Simon and Jude were named among the twelve apostles in the gospels of Matthew, Mark and Luke. Simon is called ‘the Zealot’, probably because he belonged to a nationalist resistance movement opposing the Roman occupation forces. There is no indication in the gospels whether Simon moved from the Zealot party to be a follower of Christ or, on the other hand, if after the resurrection he became a supporter of that group, seeing it as a response to God’s call to proclaim the kingdom.
Luke describes Jude as the son of James, while the Letter of Jude has him as the brother of James, neither of which negates the other. It seems he is the same person as Thaddæus, which may have been a last name. Owing to the similarity of his name to that of Judas Iscariot, Jude was rarely invoked in prayer and it seems likely that because of this, interceding through him was seen as a final resort when all else failed. He became known, therefore, as the patron saint of lost causes.
The two apostles are joined together on this day because a church, which had recently acquired their relics, was dedicated to their memory in Rome in the seventh century.
O Lord, open our lips
and our mouth shall proclaim your praise.
who built your Church upon the foundation
of the apostles and prophets,
with Jesus Christ himself as the chief cornerstone:
so join us together in unity of spirit by their doctrine,
that we may be made a holy temple acceptable to you;
through Jesus Christ our Lord.
O Lord, your word is everlasting;
it ever stands firm in the heavens.
Your faithfulness also remains from one generation to another;
you have established the earth and it abides.
So also your judgements stand firm this day,
for all things are your servants.
If your law had not been my delight,
I should have perished in my trouble.
I will never forget your commandments,
for by them you have given me life.
I am yours, O save me!
For I have sought your commandments.
The wicked have waited for me to destroy me,
but I will meditate on your testimonies.
I have seen an end of all perfection,
but your commandment knows no bounds.
Glory to the Father and to the Son and to the Holy Spirit;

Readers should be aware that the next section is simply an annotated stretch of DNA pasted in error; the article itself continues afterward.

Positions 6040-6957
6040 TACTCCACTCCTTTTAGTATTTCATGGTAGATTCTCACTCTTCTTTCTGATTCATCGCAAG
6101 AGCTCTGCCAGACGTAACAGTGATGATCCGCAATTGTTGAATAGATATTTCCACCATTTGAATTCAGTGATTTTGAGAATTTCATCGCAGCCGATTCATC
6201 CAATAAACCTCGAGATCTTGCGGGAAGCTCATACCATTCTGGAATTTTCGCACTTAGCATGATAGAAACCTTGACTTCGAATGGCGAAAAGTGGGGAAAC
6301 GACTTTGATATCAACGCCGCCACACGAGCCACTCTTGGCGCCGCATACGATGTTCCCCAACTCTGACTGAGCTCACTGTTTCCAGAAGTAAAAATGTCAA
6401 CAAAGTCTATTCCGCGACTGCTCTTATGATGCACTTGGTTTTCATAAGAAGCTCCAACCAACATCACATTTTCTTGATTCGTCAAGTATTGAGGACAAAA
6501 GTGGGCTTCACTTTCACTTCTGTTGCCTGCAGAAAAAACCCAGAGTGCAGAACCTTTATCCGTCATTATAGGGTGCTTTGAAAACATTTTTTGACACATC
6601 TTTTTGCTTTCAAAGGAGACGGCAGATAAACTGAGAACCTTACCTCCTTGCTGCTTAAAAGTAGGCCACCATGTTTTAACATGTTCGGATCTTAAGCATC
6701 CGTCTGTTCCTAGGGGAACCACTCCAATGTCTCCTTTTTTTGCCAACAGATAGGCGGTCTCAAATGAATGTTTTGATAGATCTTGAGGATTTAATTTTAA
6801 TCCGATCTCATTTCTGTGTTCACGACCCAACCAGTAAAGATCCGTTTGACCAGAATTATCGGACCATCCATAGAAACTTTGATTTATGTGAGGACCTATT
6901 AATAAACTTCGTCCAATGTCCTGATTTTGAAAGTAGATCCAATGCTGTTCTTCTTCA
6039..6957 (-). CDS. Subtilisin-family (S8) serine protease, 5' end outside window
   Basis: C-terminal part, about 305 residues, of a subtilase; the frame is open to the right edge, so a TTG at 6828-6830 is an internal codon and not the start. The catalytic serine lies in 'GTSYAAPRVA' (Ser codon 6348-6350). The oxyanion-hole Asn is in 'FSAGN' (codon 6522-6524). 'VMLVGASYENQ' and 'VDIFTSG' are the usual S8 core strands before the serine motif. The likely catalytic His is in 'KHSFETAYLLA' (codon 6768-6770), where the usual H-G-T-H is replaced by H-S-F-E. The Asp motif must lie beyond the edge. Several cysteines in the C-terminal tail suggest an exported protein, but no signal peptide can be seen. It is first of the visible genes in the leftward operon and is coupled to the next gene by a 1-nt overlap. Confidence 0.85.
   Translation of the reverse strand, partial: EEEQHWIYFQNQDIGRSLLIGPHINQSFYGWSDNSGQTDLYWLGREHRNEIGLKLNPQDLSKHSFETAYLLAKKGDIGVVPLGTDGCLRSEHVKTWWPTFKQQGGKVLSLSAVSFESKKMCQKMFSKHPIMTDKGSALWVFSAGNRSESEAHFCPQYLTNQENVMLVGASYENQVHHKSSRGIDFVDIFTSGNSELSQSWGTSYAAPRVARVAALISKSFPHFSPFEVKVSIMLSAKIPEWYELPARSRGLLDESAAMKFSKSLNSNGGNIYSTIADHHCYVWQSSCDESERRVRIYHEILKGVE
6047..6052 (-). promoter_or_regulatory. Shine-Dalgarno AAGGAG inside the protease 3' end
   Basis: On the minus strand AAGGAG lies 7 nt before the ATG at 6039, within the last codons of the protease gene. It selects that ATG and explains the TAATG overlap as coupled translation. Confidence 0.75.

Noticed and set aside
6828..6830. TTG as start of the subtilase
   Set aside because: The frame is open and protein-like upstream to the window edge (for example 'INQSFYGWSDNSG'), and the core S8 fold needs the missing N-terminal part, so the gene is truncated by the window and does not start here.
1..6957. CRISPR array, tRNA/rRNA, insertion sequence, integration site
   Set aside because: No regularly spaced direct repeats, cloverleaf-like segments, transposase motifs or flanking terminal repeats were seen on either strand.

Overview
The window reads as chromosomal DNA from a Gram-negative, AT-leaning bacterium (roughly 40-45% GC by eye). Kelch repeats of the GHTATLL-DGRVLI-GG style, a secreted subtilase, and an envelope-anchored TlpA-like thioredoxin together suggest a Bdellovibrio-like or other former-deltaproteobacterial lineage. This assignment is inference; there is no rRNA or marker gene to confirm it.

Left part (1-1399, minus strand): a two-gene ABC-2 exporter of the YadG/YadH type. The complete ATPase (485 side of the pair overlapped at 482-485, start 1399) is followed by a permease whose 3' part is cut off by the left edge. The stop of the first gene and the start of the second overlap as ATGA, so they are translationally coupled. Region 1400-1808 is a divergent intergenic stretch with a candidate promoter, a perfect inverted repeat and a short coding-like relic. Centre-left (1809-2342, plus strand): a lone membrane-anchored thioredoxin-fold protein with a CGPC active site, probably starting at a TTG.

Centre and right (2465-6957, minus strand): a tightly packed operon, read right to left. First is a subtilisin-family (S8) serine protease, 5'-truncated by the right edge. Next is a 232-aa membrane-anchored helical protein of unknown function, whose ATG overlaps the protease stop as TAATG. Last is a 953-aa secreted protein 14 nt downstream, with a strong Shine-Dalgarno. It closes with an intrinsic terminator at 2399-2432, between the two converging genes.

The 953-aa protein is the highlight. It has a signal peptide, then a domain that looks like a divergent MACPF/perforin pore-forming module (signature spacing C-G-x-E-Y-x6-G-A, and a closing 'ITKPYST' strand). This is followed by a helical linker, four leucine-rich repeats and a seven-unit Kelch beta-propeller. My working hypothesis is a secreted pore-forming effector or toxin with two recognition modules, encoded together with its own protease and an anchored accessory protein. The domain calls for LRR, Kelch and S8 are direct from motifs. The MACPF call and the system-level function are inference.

as it was in the beginning, is now and shall be for ever. Amen.
Reading: John 15.17-27
Jesus said to his disciples: ‘I am giving you these commands so that you may love one another.
‘If the world hates you, be aware that it hated me before it hated you. If you belonged to the world, the world would love you as its own. Because you do not belong to the world, but I have chosen you out of the world – therefore the world hates you. Remember the word that I said to you, “Servants are not greater than their master.” If they persecuted me, they will persecute you; if they kept my word, they will keep yours also. But they will do all these things to you on account of my name, because they do not know him who sent me. If I had not come and spoken to them, they would not have sin; but now they have no excuse for their sin. Whoever hates me hates my Father also. If I had not done among them the works that no one else did, they would not have sin. But now they have seen and hated both me and my Father. It was to fulfil the word that is written in their law, “They hated me without a cause.”
‘When the Advocate comes, whom I will send to you from the Father, the Spirit of truth who comes from the Father, he will testify on my behalf. You also are to testify because you have been with me from the beginning.’
One of the prayers that is regularly offered by the Church is a prayer for those who are persecuted for their faith in Jesus Christ. This prayer is usually offered when we are thinking of those who live under the threat of imprisonment, torture or death because of their faith. However, we do not need to be living in such harsh conditions to feel a sense of religious persecution.